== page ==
A guide to cash-out refi: using your home to consolidate high-interest debt

Better Chief Economist, Sean Hundtofte, PhD
By Better Chief Economist, Sean Hundtofte, PhD

With a PhD in financial economics, Sean Hundtofte is here to help you understand how macro and micro economic forces affect homeownership — from homebuying to real estate to refinancing and beyond. A former research economist for the Federal Reserve Bank of New York, Sean’s goal is to help you make more informed decisions about homeownership.

While the holiday season is the most festive time of the year, it also tends to be the most expensive for people. If you’re wondering, “How do I lower my debt costs after the holidays?” you’re not alone.

A cash-out refi could be a smart and cost-effective way to consolidate past expenses, like holiday spending, while simultaneously improving your financial situation. Here’s everything you need to know.

What is a cash-out refi?

A cash-out refi is a type of loan where you refinance your home mortgage, and in the process, extract money out of your home’s value (aka your equity in the property, which is its value minus the old debt) by taking out a new loan. The difference between your old and your new loan is given to you in cash, after any fees or associated closing costs.

For example, say you owe $200,000 on your home and had a low amount of debt to start with, or its value increased to $300,000 since you first bought it. You could take a cash-out refi leaving you with up to $100,000 in extra cash to catch up on debt or pay for other expenses. This is especially likely to be useful if you are paying high interest on those other debts. For example, credit card debt is typically at 15–25% APRs compared to today’s 4–5% interest rates for mortgages.1

Who benefits most from a cash-out refi?

A cash-out refi isn’t for everyone. Ask yourself the following questions before taking the leap.

How long have you lived in your home?
For a cash-out refi, you’ll need to have a decent amount of equity in your home. Equity can be built slowly over time or more quickly through renovations or an increase in local house prices and values. Most lenders will require you to have made at least two years’ worth of payments and have a minimum of 20% equity.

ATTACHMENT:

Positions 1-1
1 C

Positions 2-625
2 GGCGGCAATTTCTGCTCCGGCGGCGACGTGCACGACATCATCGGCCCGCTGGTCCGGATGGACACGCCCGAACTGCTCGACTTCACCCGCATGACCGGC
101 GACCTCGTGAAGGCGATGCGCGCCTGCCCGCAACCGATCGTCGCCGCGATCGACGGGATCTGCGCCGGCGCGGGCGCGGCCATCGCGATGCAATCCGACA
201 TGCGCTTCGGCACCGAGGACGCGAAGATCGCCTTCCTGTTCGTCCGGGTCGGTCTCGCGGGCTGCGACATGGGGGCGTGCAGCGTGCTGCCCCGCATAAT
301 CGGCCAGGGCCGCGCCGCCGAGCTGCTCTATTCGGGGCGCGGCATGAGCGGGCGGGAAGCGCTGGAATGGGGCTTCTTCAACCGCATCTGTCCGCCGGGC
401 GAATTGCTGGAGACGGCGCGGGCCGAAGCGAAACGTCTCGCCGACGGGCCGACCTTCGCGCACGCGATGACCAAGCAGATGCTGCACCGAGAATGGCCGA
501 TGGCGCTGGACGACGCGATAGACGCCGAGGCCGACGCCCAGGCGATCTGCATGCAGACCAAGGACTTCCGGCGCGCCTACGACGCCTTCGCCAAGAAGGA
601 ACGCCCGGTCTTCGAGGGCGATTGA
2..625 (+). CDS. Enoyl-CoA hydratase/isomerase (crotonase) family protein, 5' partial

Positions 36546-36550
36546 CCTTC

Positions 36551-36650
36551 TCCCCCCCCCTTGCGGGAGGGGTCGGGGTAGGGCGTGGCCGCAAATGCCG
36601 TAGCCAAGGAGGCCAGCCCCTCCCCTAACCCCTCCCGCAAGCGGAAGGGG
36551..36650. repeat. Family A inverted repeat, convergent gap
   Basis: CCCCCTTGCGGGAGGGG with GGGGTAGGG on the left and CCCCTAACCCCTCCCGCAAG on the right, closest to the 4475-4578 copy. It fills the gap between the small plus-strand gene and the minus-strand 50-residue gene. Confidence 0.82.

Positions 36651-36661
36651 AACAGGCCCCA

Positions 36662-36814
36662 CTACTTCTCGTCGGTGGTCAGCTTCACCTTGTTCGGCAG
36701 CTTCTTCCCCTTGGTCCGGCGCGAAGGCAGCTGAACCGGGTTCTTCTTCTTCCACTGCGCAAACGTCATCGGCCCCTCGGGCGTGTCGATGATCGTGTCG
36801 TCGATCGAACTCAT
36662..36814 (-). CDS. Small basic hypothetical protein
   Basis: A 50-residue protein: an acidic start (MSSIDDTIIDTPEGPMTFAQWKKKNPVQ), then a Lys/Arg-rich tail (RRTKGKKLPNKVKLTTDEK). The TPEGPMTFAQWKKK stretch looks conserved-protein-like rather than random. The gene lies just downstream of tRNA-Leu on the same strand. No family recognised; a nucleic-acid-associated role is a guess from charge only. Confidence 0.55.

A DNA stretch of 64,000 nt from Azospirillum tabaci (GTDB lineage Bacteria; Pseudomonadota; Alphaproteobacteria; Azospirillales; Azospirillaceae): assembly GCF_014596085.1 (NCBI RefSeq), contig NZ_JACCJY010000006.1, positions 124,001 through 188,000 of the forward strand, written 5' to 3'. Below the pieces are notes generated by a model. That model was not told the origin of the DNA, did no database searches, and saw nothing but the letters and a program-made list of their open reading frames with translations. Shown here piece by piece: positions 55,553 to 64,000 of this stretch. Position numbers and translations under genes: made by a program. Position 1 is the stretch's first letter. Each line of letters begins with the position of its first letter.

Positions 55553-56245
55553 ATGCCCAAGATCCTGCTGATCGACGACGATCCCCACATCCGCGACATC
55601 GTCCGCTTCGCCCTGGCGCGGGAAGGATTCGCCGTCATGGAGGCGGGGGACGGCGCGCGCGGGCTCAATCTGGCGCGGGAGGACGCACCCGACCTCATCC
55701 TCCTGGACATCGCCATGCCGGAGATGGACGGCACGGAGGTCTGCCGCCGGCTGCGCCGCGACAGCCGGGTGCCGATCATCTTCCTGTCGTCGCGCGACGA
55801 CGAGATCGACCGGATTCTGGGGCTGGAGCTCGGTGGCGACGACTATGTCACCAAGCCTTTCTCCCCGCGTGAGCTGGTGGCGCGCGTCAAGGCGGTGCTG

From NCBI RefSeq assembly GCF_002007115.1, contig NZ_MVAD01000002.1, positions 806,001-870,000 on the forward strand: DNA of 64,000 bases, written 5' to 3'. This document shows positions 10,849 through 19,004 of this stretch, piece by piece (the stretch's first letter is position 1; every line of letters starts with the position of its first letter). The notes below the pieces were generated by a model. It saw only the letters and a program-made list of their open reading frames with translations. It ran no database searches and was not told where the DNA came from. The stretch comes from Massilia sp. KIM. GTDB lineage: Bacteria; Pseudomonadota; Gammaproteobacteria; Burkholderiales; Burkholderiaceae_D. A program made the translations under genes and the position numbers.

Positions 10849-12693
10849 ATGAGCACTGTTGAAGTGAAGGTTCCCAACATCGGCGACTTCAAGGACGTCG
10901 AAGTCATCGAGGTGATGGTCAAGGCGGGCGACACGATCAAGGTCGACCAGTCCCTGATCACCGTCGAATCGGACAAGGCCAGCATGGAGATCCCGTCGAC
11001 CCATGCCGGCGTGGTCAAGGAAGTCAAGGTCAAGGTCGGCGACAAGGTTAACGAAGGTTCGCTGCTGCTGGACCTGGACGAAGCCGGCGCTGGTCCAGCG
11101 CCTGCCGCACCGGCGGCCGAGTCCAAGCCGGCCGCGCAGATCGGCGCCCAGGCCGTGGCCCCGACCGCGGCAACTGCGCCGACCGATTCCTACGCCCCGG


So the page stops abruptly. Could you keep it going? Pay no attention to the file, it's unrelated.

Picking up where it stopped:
What are my interest rates?
When did you buy your home? If you bought during the housing crisis, you could already have an incredibly low interest rate. But even if you can’t get a lower interest rate on your mortgage, you could save on interest by paying off other debts that have higher interest rates. Transferring debt from high, unsecured, interest rates to low, secured, interest rates could be financially optimal. Learn more about reasons to refinance, even when rates are rising.

Have you considered all your options?
If paying your home off in record time is an important goal for you, a cash-out refi can slow you down. Do you have family you can take a loan out from? Do you have assets you no longer want that can be sold or assets used to pay off debt? Consider all your options before deciding refinancing is right for you.

When is the best time for a cash-out refi?

So, you meet a lender’s requirements and know that a cash-out refi is a good option for you. Now let’s dive a little deeper into cash-out refinancing.

The benefits should outweigh the costs
A cash-out refi will always have associated costs, and a lot of these are fixed costs, i.e. they need to be paid no matter the size of the loan. Making sure those costs don’t outweigh the cash benefits is crucial.

For this reason, cash-out refis rarely make financial sense for small amounts of cash that you’d like, or are able, to take out. Reevaluate the estimated equity in your home (its current value minus the old mortgage) periodically to see if refinancing should be considered. Just because it didn’t make sense last year doesn’t mean it won’t this year.

There are other options
A cash-out refi is only one traditional option for accessing your home’s equity. A HELOC, or Home Equity Line of Credit, is a fixed line of credit often considered by homeowners. But because of a HELOC’s shorter terms, the higher rates and additional monthly payments can cancel out potential interest savings compared to a cash out refi.

Another major advantage of cash-out refis over HELOCs is a potential tax benefit. In most cases of debt consolidation, a second lien HELOC will not provide you with tax deductibility after the recent tax reform, leaving the first lien cash-out refi as a superior option for potential tax savings.

Debt consolidation doesn’t have to be a nightmare

Still have concerns? Despite the precautions listed, now might be a good time for a cash-out refi. Here’s why.

  • When home prices increase, this tends to mean home equity you can tap into.
  • With incomes staying stagnant in several industries, and an increase in consumption, some people may find themselves in need of cash, especially around the holidays.
  • You’re not alone if you’re facing buyer’s remorse before the gifts are even opened. Most Americans add at least $1,000 of debt2 to their already overwhelming average of $38,0003 per individual (excluding mortgages) during the gift-giving season.
  • The recent tax reform has limited homeowners’ options when it comes to using home equity. This means a cash-out refi with a first-lien mortgage may be helpful.

You always have options and choices in how to manage your debt responsibly. To learn more about using a mortgage to consolidate high-interest debt, give Better a call today.




1 For credit card rates. For mortgage rates.
2 “Holiday hangover: Americans racked up more than $1,000 each in holiday debt”
3 https://www.cnbc.com/2018/08/20/how-much-debt-americans-have-at-every-age.html